Hatje Cantz / Indianapolis Musuem of Art | May 2010
Twelve years ago, New York artists Adam Ames and Andrew Bordwin of Type A began examining masculinity through the lens of their individual experiences. But changes in the city’s cultural landscape following 9/11 and the economic crisis have broadened their work’s purview, bringing unexpected political implications to past installations and infusing new projects with cutting social commentary. Hatje Cantz’s book Type A, a richly illustrated survey of their work to date, finds the artists in transition, turning their attention from personal to communal, product to process, aesthetics to politics, as they question the exclusive nature of their collaboration.
Essayists Lisa D. Freiman and Richard Klein focus on “Team Building” (Align) (2009), a public sculpture produced in cooperation with the Indianapolis Museum of Art (IMA) to be unveiled June 19. Comprising two monumental metal rings suspended among the trees of 100 Acres: The Virginia B. Fairbanks Art & Nature Park, the piece commemorates an “experiential education” trust-building course designed by Type A for IMA staff. It also marks an extraordinary leap for the artists. Since their initial video collaboration, “Dance” (1998), a video in which Bordwin repeatedly dominates hapless Ames on a wrestling mat, they have enacted dozens of one-on-one pissing contests, sometimes literally, but have rarely included outsiders or relinquished creative control. “Team Building” forced them to open their Abramović/Ulay-esque closed circuit and respond to constant input from IMA trainees. Readers must imagine how this interaction played out, as the essayists offer little tangible detail about the process, but a few things are clear—IMA staff urged radical reworking not only of the daily training plan, but also of the commissioned sculpture related to the session.
Type A has never before undertaken such a process-oriented endeavor. A few earlier projects involved improvisation and adaptation, but these also incorporated arduous documentation that emphasized the value of a final product. In dance-like “Push” (2004), for example, one artist repeatedly shoved the other in a test of strength and trust, but both artists detached themselves from the experience by stopping frequently to record their positions on the paper surface that would become the final art object. The collaborative component of “Team Building” created no such object, no mark. In fact, to borrow Rudolf Frieling’s words on relational aesthetics, the piece drifted so far from the standard museum context that it was almost invisible as art, vanishing instead into the fabric of real life.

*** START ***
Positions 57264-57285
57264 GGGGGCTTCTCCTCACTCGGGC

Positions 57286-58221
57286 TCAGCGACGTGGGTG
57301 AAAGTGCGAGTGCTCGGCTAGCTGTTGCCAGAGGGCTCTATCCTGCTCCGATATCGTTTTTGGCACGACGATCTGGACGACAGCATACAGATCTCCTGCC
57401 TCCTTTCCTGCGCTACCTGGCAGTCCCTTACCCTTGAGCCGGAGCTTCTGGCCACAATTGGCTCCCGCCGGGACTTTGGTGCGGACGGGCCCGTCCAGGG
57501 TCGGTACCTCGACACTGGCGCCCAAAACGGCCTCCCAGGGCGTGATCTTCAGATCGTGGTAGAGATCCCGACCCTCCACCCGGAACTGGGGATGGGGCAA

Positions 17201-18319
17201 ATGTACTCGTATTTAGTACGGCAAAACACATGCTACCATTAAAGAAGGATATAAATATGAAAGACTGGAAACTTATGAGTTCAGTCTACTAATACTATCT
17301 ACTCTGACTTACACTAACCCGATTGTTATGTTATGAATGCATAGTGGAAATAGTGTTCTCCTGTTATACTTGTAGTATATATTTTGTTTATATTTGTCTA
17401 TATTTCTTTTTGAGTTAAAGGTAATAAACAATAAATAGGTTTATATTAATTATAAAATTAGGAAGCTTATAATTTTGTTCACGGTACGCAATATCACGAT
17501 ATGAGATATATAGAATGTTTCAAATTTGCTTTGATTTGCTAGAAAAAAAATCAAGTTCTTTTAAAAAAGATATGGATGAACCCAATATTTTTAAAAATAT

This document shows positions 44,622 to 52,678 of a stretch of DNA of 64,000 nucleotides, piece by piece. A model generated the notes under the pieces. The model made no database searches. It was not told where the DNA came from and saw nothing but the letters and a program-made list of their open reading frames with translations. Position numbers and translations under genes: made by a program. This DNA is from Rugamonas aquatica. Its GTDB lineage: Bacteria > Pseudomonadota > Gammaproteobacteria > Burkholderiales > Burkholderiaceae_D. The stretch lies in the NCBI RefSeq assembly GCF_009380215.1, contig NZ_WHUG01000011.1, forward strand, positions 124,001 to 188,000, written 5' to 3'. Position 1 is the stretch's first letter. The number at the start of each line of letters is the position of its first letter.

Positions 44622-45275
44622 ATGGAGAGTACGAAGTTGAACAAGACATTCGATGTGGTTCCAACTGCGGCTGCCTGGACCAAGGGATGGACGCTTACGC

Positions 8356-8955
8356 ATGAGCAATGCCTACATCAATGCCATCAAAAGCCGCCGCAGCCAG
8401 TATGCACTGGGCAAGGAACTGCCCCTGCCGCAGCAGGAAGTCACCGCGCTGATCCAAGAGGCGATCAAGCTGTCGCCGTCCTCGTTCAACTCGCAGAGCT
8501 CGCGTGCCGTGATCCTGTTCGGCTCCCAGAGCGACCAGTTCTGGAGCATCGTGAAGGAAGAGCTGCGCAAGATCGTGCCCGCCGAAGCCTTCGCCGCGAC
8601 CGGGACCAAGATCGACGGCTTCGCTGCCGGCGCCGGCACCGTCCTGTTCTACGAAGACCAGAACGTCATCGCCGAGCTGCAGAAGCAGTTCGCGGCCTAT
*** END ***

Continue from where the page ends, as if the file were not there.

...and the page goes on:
As a publication, Type A does little to examine why Ames and Bordwin moved from intimate, polished, object-oriented work to a piece so collaborative and ephemeral. For over a decade, the two artists had performed by and for themselves, leaving everyone else out. Perhaps the outside world forced its way in—projects originally created as personal comments on gender and power began to resonate with larger political issues arising in the new millennium. “Outstanding” (1999), in which the two don business suits and shake hands ad absurdum at a financial building’s entrance, accrued bitter meaning after the day-late-dollar-short censure of Wall Street’s leading financial institutions. “Insertions” (2001) depicted limbs hidden in the crevices of Brutalist buildings in lower Manhattan just months before 9/11 permanently altered the meaning of that landscape. Type A’s intuitive and formalistic ventures became inextricably linked with current events, and the pair had to adjust. They followed up with a second “Insertions” series and “Barriers” (2002), addressing increased security measures stifling daily life in their “orange alert” city. Their work, which had pointed to concerns about conflict and codependence on intimate levels, suddenly expanded to discuss interplay between citizen and government, an exciting transformation.
Type A touches on these issues, but leaves us wanting to know more about the daily experience of “Team Building,” what led up to it, and the spirit of the duo itself. Tasteful euphemisms prevent full discussion of the prurient interests boiling beneath Type A’s immaculate surface. Freiman shies from the overwhelming sensuality of video works like “Bleed” (2003), in which the artists cut their palms and join hands in a convulsive grip just outside the visual frame. But the book is a much-needed introduction to Type A at a time when their interests are exponentially expanding. For 12 years they have produced work powered entirely by their own interpersonal tension, and one can only imagine what they might produce should they further open themselves to communal efforts.